Runtime: 124 minutes
AT one point in this tale of sporting endeavour, characters are seen watching 1942's The Pride of the Yankees. The featured scene is the one where Gary Cooper, playing baseball legend Lou Gehrig, is declaring himself the luckiest man on the face of the Earth, even though he is dying. As the camera pans from the TV screen to the tear-stained faces of DVD watchers in modern LA, we see the film has worked its melancholy magic again.
Million Dollar Arm is not a six hankie number like The Pride of the Yankees, but that is not to detract from its considerable charm. Just as Sam Wood's 1942 biopic, being a film about a good man in a world gone to the bad, was of its wartime day, so Craig Gillespie's drama is in step with modern sporting times. Its central hero, played by Mad Men's Jon Hamm, is an agent for heaven's sake, and the tale, based on a true story, takes place across continents and involves big money stakes, media hoopla, and the transfer of talent from the developing world to the West. While this could have led to a cynical movie, Million Dollar Arm turns out to have a heart almost as big as the one that beats in The Pride of the Yankees. Yes, it teeters dangerously close to schmaltz at times, but the sure hand of its director (who helmed the loveably left field Lars and the Real Girl) and writer Tom McCarthy (Up, The Visitor) pull it back just in time. If all that, plus Hamm ripping the bones out of his first lead in a major movie is not enough to make this your choice of viewing this weekend, there is also a joyously raucous soundtrack from AR Rahman of Slumdog Millionaire fame.
The film opens with agent JB Bernstein (Hamm) hustling to find clients after leaving a big agency. In this he is having about as much success as Jerry Maguire. His partner Aash (Aasif Mandvi) keeps telling him to get into cricket, but JB, taking what might be called a Scots attitude to the ball and wicket game, reckons cricket is the kind of sport that might have been created in an asylum.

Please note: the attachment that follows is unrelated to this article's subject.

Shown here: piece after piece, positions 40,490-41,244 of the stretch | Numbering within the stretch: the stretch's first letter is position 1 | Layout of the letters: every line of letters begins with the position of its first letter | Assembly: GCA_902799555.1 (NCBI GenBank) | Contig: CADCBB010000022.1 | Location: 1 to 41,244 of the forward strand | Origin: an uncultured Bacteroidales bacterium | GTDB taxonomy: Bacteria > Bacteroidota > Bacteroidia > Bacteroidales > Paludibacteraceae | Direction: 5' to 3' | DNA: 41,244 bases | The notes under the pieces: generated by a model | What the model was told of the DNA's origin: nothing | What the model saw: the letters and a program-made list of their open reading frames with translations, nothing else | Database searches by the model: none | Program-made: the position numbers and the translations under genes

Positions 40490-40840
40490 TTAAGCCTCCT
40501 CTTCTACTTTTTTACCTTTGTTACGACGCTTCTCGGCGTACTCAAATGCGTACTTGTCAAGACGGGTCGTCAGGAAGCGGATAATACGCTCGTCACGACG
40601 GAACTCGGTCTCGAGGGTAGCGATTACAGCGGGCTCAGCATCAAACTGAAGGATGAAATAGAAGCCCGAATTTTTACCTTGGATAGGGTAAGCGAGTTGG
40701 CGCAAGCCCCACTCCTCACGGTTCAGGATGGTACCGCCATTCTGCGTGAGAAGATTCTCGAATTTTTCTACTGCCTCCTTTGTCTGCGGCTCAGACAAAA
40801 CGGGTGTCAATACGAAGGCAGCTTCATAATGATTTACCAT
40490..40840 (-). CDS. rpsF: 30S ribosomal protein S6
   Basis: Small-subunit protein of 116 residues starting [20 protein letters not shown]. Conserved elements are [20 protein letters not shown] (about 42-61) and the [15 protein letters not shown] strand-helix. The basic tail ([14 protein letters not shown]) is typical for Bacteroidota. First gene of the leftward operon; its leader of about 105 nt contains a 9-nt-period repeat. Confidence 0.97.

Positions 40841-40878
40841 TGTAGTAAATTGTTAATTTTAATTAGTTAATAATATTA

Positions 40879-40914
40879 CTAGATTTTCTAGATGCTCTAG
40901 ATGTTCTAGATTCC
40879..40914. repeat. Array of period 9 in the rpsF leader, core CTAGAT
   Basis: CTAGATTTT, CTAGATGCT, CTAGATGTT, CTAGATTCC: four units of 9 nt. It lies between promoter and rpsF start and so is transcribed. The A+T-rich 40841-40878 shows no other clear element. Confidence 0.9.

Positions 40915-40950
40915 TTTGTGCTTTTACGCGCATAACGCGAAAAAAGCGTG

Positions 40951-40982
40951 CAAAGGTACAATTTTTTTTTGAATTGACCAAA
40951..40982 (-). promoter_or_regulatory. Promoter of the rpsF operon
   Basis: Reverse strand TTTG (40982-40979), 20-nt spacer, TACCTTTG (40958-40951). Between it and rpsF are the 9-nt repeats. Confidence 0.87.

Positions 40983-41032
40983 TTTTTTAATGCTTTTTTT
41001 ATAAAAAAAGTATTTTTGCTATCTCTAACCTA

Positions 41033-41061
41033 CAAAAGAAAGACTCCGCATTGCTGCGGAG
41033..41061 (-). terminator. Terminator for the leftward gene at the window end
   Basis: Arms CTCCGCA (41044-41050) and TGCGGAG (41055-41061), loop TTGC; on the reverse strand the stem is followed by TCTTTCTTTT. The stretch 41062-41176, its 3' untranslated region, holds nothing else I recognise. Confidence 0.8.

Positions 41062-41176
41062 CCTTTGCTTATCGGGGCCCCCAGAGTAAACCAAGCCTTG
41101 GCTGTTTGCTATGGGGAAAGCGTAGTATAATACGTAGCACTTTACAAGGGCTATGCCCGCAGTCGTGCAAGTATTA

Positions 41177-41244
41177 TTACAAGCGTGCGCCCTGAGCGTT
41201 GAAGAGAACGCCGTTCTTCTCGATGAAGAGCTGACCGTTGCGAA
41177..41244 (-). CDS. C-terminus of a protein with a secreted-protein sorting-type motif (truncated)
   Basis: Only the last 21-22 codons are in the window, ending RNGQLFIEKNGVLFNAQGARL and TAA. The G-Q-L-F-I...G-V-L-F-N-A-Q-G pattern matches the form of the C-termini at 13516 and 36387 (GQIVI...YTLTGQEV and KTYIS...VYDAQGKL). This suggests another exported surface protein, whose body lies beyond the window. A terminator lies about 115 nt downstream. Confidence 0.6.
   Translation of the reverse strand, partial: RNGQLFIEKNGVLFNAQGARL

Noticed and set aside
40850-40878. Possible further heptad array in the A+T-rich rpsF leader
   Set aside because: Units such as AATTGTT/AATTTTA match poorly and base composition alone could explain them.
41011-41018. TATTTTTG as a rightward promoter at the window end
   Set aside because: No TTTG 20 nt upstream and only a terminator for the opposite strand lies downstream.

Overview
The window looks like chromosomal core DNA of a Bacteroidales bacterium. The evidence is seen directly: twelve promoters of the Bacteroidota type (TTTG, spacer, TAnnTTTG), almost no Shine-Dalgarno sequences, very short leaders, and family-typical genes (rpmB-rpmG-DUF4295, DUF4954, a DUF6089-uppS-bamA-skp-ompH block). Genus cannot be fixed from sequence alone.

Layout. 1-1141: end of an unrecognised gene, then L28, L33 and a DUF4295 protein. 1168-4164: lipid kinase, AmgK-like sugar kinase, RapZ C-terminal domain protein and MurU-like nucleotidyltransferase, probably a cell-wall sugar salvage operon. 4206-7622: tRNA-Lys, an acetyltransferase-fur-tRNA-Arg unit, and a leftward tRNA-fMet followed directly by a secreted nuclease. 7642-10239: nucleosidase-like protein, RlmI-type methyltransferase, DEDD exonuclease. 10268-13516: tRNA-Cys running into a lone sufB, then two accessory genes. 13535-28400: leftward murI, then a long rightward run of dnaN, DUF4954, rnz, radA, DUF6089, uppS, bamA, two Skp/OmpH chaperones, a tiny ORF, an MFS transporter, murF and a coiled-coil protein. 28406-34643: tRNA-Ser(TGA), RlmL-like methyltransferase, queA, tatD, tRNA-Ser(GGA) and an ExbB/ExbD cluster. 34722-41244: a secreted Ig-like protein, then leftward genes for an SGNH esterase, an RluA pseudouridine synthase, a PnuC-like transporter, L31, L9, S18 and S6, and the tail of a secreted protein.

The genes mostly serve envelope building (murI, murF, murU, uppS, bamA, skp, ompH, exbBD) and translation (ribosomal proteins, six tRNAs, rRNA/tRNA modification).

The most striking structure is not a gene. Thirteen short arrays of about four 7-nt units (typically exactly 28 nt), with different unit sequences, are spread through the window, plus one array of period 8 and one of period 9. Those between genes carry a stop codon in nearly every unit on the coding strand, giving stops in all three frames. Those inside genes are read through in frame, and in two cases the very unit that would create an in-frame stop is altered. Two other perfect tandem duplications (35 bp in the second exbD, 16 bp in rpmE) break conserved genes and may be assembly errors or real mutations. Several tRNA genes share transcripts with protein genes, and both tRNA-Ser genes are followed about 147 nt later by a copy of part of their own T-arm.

Nevertheless, while channel surfing one night, JB comes across oor ain Susan Boyle, no less, delivering her show-stopping I Dreamed a Dream on Britain's Got Talent. A couple of channels later, the cricket is on. On goes a lightbulb: why not stage a talent competition in India, built around bowling, bring the winners to America to be trained in baseball, and have them try out for a major league team? It's a wizard wheeze, the art of being an agent in action, and JB thinks he is just the man to pull it off.
As with Don Draper, Hamm is able to take what could have been a flat, familiar character and give him plenty of intriguing angles. His JB is a charmer, a hustler, a man content to exist on the surface of life, slipping and out of relationships with ease. The last thing he wants is any real responsibility to tie him down.
Gillespie spends half the film in India, soaking up its landscape, majesty and chaos. In the main we get to know the place through the two young sportsmen JB finds, Rinku and Dinesh (Suraj Sharma, Life of Pi, and Madhur Mittal, Slumdog Millionaire), and the various fixers he employs. Together with ferociously grumpy talent scout Ray (Alan Arkin) and JB's doctor neighbour Brenda (the always terrific Lake Bell), a strange little family is being formed, one that will be tested by the move to LA and the try outs.
Though Hamm is the big name draw here, Gillespie gives everyone a shot with the bat, the two youngsters especially, and they rise to the occasion. With plenty of feeling, not too much in the way of baseball chat to bore a non-American audience, and some nicely judged humour, Gillespie's film proves a home run of a sports movie.